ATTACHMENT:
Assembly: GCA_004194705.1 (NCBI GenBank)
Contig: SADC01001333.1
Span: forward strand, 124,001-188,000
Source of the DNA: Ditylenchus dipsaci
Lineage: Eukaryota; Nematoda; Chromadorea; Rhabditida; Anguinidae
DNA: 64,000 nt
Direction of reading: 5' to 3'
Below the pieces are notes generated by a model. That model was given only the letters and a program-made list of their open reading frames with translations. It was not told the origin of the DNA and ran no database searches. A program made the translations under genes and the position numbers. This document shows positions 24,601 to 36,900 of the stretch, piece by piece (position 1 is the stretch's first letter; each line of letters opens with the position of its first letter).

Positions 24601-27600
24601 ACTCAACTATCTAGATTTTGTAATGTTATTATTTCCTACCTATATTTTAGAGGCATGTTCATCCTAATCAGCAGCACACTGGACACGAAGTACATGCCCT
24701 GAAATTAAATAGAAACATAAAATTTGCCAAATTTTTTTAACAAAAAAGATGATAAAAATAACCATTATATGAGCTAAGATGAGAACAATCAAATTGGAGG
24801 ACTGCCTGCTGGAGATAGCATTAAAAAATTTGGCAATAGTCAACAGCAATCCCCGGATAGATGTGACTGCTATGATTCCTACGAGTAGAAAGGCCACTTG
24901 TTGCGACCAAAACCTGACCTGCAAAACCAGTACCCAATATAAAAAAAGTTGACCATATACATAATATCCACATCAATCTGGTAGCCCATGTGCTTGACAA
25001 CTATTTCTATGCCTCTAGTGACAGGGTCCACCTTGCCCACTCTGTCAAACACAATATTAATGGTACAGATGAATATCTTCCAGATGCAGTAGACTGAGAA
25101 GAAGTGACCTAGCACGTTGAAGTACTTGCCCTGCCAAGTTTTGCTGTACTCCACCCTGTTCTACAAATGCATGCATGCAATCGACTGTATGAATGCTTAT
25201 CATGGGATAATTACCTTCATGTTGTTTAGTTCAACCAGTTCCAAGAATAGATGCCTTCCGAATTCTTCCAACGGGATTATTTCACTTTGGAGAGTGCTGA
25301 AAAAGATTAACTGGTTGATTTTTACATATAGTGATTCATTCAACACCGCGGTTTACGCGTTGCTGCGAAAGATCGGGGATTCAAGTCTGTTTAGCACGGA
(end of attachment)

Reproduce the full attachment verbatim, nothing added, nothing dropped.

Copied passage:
Assembly: GCA_004194705.1 (NCBI GenBank)
Contig: SADC01001333.1
Span: forward strand, 124,001-188,000
Source of the DNA: Ditylenchus dipsaci
Lineage: Eukaryota; Nematoda; Chromadorea; Rhabditida; Anguinidae
DNA: 64,000 nt
Direction of reading: 5' to 3'
Below the pieces are notes generated by a model. That model was given only the letters and a program-made list of their open reading frames with translations. It was not told the origin of the DNA and ran no database searches. A program made the translations under genes and the position numbers. This document shows positions 24,601 to 36,900 of the stretch, piece by piece (position 1 is the stretch's first letter; each line of letters opens with the position of its first letter).

Positions 24601-27600
24601 ACTCAACTATCTAGATTTTGTAATGTTATTATTTCCTACCTATATTTTAGAGGCATGTTCATCCTAATCAGCAGCACACTGGACACGAAGTACATGCCCT
24701 GAAATTAAATAGAAACATAAAATTTGCCAAATTTTTTTAACAAAAAAGATGATAAAAATAACCATTATATGAGCTAAGATGAGAACAATCAAATTGGAGG
24801 ACTGCCTGCTGGAGATAGCATTAAAAAATTTGGCAATAGTCAACAGCAATCCCCGGATAGATGTGACTGCTATGATTCCTACGAGTAGAAAGGCCACTTG
24901 TTGCGACCAAAACCTGACCTGCAAAACCAGTACCCAATATAAAAAAAGTTGACCATATACATAATATCCACATCAATCTGGTAGCCCATGTGCTTGACAA
25001 CTATTTCTATGCCTCTAGTGACAGGGTCCACCTTGCCCACTCTGTCAAACACAATATTAATGGTACAGATGAATATCTTCCAGATGCAGTAGACTGAGAA
25101 GAAGTGACCTAGCACGTTGAAGTACTTGCCCTGCCAAGTTTTGCTGTACTCCACCCTGTTCTACAAATGCATGCATGCAATCGACTGTATGAATGCTTAT
25201 CATGGGATAATTACCTTCATGTTGTTTAGTTCAACCAGTTCCAAGAATAGATGCCTTCCGAATTCTTCCAACGGGATTATTTCACTTTGGAGAGTGCTGA
25301 AAAAGATTAACTGGTTGATTTTTACATATAGTGATTCATTCAACACCGCGGTTTACGCGTTGCTGCGAAAGATCGGGGATTCAAGTCTGTTTAGCACGGA